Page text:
While Keep Your Right Up seems to intentionally defy logic most of the time, evading making traditional "sense" at virtually every turn, that doesn't mean that the film is so inexplicable as to be unenjoyable. In fact, Godard's often piquant sense of humor is firmly on display. The Idiot (even that is funny, if you think about it—this character is, after all, Godard in both intention and actuality) repeatedly comes into contact with people who are attracted to his film— cannisters. "Oooh, it's so shiny", exclaims one elegant woman leaning out of a car. This is a perfect summary of Godard's social criticism whereby he attempts to elucidate the modern world's emphasis on surface beauties rather than actual content. In one of the other main elements, a band tries to come up with something, utilizing a cut and paste, sequenced approach that is perhaps Godard's none too subtle jab at a pre-fab society.
Speaking of jabs, Godard's title is obviously a reference to boxing. That may be the auteur's "in your face" response to critics who have long accused Godard of intentionally obfuscating just for the pure, juvenile pleasure of confusing his audience. That may in fact be at least part of what motivates Godard, but the film's title, while ostensibly advice aimed toward The Idiot, also serves as a salient reminder that audiences should keep their guard up lest they—or least their rational minds—get knocked out.
Keep Your Right Up Blu-ray, Video Quality
Keep Your Right Up is presented on Blu-ray courtesy of Olive Films with an AVC encoded 1080p transfer in 1.34:1 (it's perhaps instructive to note that in the 1980s Godard was continuing to use so-called Academy Ratio, more or less, yet another thumb to the nose aimed at the "Establishment"). The elements here are in very good condition. The film is never incredibly sharp by modern day standards, but that is no doubt due mostly to the lenses Godard preferred as well as the film stock which was utilized. Colors are nicely saturated, though some may feel things have a very slightly faded look (Keep Your Right Up only appeared very briefly at theaters in the United States, and then years after its French release, so I have never seen this film exhibited theatrically). At just a little less than 90 minutes and with no supplementary material, Keep Your Right Up fits more than comfortably on a BD-25, and no compression artifacts of any kind were noticed, and as always, Olive does not seem to have fiddled digitally with the release.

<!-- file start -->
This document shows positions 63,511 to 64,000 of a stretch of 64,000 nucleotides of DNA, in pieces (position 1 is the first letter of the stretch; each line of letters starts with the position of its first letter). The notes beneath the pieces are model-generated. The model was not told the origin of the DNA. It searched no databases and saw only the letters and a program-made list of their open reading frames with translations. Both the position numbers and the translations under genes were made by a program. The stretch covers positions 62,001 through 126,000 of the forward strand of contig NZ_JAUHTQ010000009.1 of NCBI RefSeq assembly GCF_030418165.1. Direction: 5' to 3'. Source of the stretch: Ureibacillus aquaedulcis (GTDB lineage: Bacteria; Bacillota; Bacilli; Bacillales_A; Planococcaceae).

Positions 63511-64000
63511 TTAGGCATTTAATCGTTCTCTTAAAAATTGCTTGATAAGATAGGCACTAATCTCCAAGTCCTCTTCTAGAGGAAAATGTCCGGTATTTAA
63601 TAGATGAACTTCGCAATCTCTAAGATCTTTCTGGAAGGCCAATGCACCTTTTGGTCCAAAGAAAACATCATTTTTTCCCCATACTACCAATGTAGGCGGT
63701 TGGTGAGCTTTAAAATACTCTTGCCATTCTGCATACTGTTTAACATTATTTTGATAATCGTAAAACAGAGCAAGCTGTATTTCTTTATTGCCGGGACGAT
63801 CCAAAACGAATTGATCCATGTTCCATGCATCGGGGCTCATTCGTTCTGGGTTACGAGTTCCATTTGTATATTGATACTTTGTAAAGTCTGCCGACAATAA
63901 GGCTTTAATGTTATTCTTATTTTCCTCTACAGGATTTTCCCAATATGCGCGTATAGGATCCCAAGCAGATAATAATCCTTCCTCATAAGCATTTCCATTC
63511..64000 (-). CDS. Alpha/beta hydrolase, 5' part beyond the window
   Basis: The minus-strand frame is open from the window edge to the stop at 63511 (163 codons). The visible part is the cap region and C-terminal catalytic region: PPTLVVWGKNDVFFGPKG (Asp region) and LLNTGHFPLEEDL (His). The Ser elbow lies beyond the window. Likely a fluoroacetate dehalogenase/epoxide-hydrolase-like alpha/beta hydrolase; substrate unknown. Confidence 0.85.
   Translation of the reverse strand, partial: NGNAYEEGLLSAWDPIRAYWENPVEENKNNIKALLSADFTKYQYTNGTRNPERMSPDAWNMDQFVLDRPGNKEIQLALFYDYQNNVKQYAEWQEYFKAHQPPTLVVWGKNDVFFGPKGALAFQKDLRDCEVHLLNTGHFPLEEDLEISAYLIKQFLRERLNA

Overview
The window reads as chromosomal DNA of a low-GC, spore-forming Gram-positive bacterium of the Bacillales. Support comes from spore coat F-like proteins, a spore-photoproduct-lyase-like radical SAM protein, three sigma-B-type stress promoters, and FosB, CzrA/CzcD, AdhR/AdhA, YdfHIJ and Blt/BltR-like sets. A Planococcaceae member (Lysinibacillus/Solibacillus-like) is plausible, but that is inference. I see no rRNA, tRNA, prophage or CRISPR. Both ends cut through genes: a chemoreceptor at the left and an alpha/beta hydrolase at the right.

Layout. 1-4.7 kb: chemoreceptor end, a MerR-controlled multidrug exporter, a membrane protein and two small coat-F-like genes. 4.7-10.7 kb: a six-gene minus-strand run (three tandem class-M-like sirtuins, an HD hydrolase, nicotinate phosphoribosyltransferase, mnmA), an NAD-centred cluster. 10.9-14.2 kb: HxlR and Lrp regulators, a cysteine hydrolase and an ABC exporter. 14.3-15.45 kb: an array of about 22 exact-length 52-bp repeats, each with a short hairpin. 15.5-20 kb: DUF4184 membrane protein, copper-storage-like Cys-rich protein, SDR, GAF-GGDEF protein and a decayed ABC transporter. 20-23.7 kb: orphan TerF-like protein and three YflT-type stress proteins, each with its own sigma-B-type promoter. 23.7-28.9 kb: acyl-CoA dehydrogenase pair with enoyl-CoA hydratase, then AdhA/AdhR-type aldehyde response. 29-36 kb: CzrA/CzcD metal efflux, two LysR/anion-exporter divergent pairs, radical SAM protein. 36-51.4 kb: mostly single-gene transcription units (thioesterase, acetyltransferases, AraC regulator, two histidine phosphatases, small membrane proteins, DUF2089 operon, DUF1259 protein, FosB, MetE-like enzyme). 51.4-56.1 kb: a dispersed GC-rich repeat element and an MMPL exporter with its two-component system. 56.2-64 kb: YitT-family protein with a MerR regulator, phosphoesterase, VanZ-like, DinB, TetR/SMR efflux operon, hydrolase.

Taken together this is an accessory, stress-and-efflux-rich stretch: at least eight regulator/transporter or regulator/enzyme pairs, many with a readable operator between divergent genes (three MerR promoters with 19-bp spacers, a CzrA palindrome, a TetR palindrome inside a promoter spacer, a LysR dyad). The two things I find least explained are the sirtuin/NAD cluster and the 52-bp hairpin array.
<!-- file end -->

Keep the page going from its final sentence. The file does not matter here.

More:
Note: While the bulk of the film is subtitled, there is a final placard that is not translated. That placard reads (in English):
This film has not yet, for technical reasons, been presented to the Commission for the Control of Cinematographic Films; the audience is invited, at its projection, to check if it is allowed for everyone.One assumes this is another example of Godard's often opaque sense of humor. Does this refer to the film we're watching or the film within the film (which at this point is almost a film within a film within a film)? Such are the questions that regularly accompany any given Godard outing.
Keep Your Right Up Blu-ray, Audio Quality
Keep Your Right Up features a lossless DTS-HD Master Audio Mono track in French (with forced English subtitles). The film may not have a surplus of dialogue, but it actually has quite a bit of sound, whether that be the nascent musings of the band or repeated foley effects when Godard aims his camera at the sky or, later, a train. The mono soundtrack can sound just slightly busy at times in the noisiest scenes, but this lossless rendering has no damage and presents everything with excellent fidelity. Listeners (and viewers) beware: when things fade to black and go silent at a bit after the 1:21:00 mark, stay tuned—the film has several more minutes to go.
Keep Your Right Up Blu-ray, Special Features and Extras
No supplements are offered on this Blu-ray disc.
Keep Your Right Up Blu-ray, Overall Score and Recommendation
Keep Your Right Up is a typically obtuse latter day Godard offering. It does not reveal its secrets willingly, but it has a surface sheen ("it's so shiny") that hypnotizes and carries the film through its often inexplicable wanderings. I really don't have a clue what Godard's ultimate aims in this film might be. I could hazard a good guess or two, but your guesses might be completely different—and just as valid. And that, I believe, is exactly what Godard is trying to say. It's not just beauty that's in the eye of the beholder—it's meaning. I'll be unpacking the meaning of Keep Your Right Up for a good long while to come, and it's a joy to have this nice looking and sounding Blu-ray to return to over and over again. Highly recommended.